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Posted:  July 9, 2024

At first glance, summer shutdown season might appear to be one of the most inactive portions on the calendar for a manufacturing or industrial plant. In actuality, it’s one of the most critical times of the year to lay the groundwork for a worry-free schedule after the summer shutdown ends.

Regular equipment maintenance and repairs during this phase go a long way toward keeping equipment running efficiently and, most importantly, keeping the assembly line moving.

During this summer shutdown period, with proper predictive electrical maintenance for high voltage switchgear, Roberts Onsite can help prepare your facility to run at optimal performance in the peak season.

This involves comprehensive cleaning and testing procedures to ensure the safety and reliability of critical components. By following these important steps, Roberts Onsite’s predictive maintenance service will ensure your plant is ready to flip the switch after your next shutdown period.

Cleaning procedures

Switchgear: Cleaning HV switchgear is essential to removing dust, dirt, and debris that accumulate over time. If not cleaned properly, these contaminated conditions can expedite surface leakage. Regular cleaning of HV switchgear is the crucial first phase that will prevent tracking from occurring.

Testing and Inspection

After that first step comes the testing and inspection phase. Through contact resistance training, insulation resistance training, mechanical operation testing and dielectric strength testing, we can identify any issues in the system.

Contact Resistance Testing: This test ensures that electrical contacts in circuit breakers and switchgear are making proper contact, which is critical for reliable operation and to prevent overheating.

Insulation Resistance Testing: Insulation resistance tests identify any degradation in insulation over time, which could lead to electrical faults or breakdowns.

Mechanical Operation Testing: Testing the mechanical operation of circuit breakers ensures they operate correctly when called upon, such as during fault conditions or maintenance shutdowns.

Dielectric Strength Testing: This test checks the ability of insulation to withstand high voltages without breaking down, ensuring the safety and reliability of HV equipment.

Thermography (IR) Inspection of electrical equipment

Lubrication and adjustment

Running like a “well-oiled machine” is more than just a saying; properly lubricated moving parts in circuit breakers and switchgear will help them last longer and continue to perform at a high level. Adjustment of settings and mechanisms ensures that devices operate within specified parameters and also helps optimize their performance and lifespan.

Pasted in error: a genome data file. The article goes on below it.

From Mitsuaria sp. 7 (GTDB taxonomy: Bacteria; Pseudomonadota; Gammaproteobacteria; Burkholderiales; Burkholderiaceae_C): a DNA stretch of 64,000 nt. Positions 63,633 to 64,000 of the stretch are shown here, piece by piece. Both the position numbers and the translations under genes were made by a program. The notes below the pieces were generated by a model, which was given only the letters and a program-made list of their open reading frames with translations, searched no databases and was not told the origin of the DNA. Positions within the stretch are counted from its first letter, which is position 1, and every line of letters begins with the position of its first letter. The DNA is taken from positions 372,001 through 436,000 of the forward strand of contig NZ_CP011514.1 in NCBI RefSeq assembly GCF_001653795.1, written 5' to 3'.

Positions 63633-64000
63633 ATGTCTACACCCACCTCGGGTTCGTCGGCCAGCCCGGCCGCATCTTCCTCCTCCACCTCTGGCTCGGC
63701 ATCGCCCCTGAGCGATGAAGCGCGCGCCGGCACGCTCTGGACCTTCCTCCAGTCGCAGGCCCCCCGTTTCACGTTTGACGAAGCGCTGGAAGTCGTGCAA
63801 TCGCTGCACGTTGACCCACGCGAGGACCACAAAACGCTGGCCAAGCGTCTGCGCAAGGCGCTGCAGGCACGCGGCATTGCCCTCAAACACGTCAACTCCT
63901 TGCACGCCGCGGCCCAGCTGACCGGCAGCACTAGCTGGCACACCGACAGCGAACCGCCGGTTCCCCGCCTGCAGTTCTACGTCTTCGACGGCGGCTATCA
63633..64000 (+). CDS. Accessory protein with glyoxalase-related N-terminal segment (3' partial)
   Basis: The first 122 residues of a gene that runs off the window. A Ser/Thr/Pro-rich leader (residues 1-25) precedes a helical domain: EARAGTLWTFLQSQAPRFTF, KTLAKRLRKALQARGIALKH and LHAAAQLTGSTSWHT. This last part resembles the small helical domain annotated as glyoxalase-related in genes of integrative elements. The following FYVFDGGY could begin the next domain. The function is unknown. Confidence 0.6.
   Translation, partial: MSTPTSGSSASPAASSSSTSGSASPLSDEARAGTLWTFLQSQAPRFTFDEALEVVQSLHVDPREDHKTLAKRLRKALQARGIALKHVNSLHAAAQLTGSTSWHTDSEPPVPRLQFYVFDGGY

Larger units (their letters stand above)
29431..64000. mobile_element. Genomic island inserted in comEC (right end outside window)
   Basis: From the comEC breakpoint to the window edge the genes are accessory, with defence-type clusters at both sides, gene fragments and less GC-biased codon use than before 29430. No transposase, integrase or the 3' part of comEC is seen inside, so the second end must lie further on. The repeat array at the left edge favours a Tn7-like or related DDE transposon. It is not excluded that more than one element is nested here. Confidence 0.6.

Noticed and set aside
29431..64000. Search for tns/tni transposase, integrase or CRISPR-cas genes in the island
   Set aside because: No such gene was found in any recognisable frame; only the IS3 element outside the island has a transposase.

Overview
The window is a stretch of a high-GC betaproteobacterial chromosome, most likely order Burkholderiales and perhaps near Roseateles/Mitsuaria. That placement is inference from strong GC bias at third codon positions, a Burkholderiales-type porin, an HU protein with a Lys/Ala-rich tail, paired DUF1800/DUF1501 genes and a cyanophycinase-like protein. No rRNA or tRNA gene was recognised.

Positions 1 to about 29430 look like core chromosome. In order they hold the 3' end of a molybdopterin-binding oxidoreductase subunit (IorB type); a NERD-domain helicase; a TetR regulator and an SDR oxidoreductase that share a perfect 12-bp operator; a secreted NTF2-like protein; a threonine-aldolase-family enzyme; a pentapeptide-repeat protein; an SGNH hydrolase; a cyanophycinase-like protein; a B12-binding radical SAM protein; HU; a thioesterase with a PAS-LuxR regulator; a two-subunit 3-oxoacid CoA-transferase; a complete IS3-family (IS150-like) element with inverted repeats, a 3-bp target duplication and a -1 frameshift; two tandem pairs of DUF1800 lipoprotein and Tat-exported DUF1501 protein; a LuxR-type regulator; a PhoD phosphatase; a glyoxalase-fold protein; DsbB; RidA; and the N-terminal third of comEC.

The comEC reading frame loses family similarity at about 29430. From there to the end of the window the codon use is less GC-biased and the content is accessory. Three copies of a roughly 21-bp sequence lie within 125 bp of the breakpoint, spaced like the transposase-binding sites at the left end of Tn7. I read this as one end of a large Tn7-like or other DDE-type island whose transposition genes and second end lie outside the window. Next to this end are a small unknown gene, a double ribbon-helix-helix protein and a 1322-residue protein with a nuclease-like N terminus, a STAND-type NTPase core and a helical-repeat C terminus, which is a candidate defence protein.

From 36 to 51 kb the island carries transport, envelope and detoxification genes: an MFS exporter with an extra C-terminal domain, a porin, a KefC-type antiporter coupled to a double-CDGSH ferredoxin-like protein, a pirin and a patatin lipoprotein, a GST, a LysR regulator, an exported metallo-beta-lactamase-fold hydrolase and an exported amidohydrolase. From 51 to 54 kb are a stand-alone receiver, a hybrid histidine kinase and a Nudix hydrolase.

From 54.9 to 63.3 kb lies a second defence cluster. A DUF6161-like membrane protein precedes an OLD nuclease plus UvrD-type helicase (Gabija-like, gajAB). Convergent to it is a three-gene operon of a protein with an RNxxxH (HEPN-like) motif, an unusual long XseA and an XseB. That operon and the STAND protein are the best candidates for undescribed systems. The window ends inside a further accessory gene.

Lubrication and adjustment cannot be disregarded during equipment maintenance, even though it may seem like a simple step.

Visual and thermographic inspections

This is the “eye test”; if something looks suspicious to the naked eye, it should be examined much closer. A simple visual inspection can uncover things like corrosion, overheating or physical damage that may compromise equipment integrity. Left unchecked, degradation can affect the lifespan of equipment. But caught early, these visual cues help extend equipment life and reduce overall costs in the long run.

Aside from a visual inspection, thermographic inspections (using IR scans) can indicate issues with temperature patterns. Results from this thermal inspection may reveal issues like loose connections or overloading.

Thermography inspection 2

Documentation and record keeping

Has this ever happened at home, when you swear you just replaced a smoke detector recently, but it needs replacing again? Without a record to keep track of when you swapped it out, it’s all hearsay. But when you document it, there’s a visual record to refer to.

The same goes for manufacturing or industrial plants. By keeping a detailed record of maintenance activities, test results and equipment condition, you can properly monitor the ongoing health of these critical devices.

Using the data from this detailed record keeping, predictive maintenance can identify trends and patterns that may indicate potential future issues. Getting ahead of these issues can save a lot of time, money, and stress in the future.

Safety protocols

Safety is always the top priority in a manufacturing or industrial plant. Even during a summer shutdown with minimal staff on site, safety should never be neglected. By working at safe distances from energized equipment and adhering to lockout-tagout procedures, these safety protocols will protect personnel and prevent accidents.

Be proactive, not reactive

It’s always better to be one or two steps ahead. With proper predictive maintenance in place, there should be no surprises in your facility. By utilizing the predictive maintenance services from Roberts Onsite, you can extend the lifespan of your existing equipment, avoid costly repairs and replacements, while also optimizing performance and minimizing risks related to potential electrical faults and failures.

High-voltage switchgear may not last forever, but with the right maintenance support, these devices can keep your manufacturing plant running smoothly for a long time.

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